Most jokes don’t work. Lavish grovelling is pointless. ‘I will call you in two weeks to discuss’: no. This will have the opposite effect of impressing an agent. This is a business letter, so keep it business-like. In the US, you can be a little pushier, a bit more sales-y. In the UK, it’s better to play it straight.

7. Remember what the query letter is there to do

All the letter is there to do is encourage the agent to read the opening page of the manuscript. If that page looks good, the agent will read the first chapter. If he or she likes the first chapter, then they’ll read on, but the query letter is just the very start. No one will make up their mind from a query letter. Your letter needs to get the agent interested enough in the idea to make a start on the manuscript itself. It’s not hard to write a decent query letter. It’s very hard to write a decent manuscript. For more advice on securing a literary agent (and for sample query letters), just read more of our advice to get you going.

Good luck!

Completing the submission package

Take a wonderful query letter, add a perfect synopsis, and …

OK, so now you know how to write a query letter. It’s not hard and, assuming you can write a half-decent novel, then writing a decent query letter should be easy-peasy.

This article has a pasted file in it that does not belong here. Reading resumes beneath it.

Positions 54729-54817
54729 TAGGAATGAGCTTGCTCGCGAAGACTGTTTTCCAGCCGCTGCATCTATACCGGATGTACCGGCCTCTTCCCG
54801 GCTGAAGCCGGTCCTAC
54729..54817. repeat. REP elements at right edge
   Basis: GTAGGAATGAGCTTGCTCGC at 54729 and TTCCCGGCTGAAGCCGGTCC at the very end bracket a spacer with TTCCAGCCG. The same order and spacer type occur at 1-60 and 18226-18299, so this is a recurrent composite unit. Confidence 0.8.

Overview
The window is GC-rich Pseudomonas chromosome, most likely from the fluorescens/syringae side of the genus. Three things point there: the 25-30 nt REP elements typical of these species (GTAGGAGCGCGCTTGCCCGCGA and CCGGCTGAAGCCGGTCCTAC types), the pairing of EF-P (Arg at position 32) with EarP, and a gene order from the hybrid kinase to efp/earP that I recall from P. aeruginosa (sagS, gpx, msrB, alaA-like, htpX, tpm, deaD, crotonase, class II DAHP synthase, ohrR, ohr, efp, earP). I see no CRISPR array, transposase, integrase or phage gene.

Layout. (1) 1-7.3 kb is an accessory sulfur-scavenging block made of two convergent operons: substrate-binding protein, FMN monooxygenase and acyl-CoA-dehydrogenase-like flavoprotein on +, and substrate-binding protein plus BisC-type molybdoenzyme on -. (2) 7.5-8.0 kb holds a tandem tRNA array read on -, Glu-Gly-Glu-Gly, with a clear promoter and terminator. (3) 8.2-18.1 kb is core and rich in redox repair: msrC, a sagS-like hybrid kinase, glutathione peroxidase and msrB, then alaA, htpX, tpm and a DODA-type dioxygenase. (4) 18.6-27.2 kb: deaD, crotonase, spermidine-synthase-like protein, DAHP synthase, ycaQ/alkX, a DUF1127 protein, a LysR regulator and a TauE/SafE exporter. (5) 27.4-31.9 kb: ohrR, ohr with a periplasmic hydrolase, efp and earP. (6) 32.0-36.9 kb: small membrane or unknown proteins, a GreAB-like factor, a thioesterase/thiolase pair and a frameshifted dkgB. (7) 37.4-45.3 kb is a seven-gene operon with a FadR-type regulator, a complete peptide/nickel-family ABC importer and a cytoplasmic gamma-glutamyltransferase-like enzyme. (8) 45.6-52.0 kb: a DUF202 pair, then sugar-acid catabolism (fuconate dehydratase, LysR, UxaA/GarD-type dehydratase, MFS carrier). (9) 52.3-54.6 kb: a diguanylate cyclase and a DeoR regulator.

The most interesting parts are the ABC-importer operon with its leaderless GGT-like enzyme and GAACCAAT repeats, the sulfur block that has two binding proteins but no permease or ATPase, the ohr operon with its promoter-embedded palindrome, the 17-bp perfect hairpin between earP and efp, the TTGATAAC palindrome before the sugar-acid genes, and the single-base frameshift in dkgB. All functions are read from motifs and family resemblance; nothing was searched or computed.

But you need to team that with a synopsis to complete your submission package.

I’m not going to talk in detail about writing a synopsis now – but you can get a detailed guide on writing a synopsis here – but suffice to say:

  • A synopsis should summarise the story of your book
  • The language should be neutral rather than salesy
  • Unless an agent specifically asks for something different, you should aim to prepare a synopsis of about 500 words. That will typically run to about a page and a half of normally laid out text.
  • You don’t need to cram every plot detail into your synopsis. Or, to be precise, you can’t cram every plot detail into your synopsis.
  • Instead, you want to hang your synopsis around the basic structure of your book: Status Quo / Initiating Incident / Developments / Climax / Resolution. You’ll find that the “Developments” section of the synopsis skates over a lot of specifics, but that’s fine – that’s  your synopsis doing its job!

If you want more (and you do) you can get it here:

You can also read a sample synopsis, which will help you construct your own.

After you submit your work to literary agents

Take a wonderful query letter, add a perfect synopsis, and …

The grim truth is that getting an agent is hard.

As a rough guide, agents will see 2000 submissions in an average year and take on maybe 2-3 clients from that set.

A more senior agent may get more submissions and take as few as 0-1 clients from the slushpile. A younger, hungrier agent, keen to build their list, might take as many as 5 clients on from a a slushpile of only 1000 manuscript or fewer.

For a broad average, though, you can reckon on about 1 in 1000 submissions being accepted.

Scary, right?

But don’t panic. It’s not about odds, it’s about quality.

If your book is good enough, it WILL BE taken on.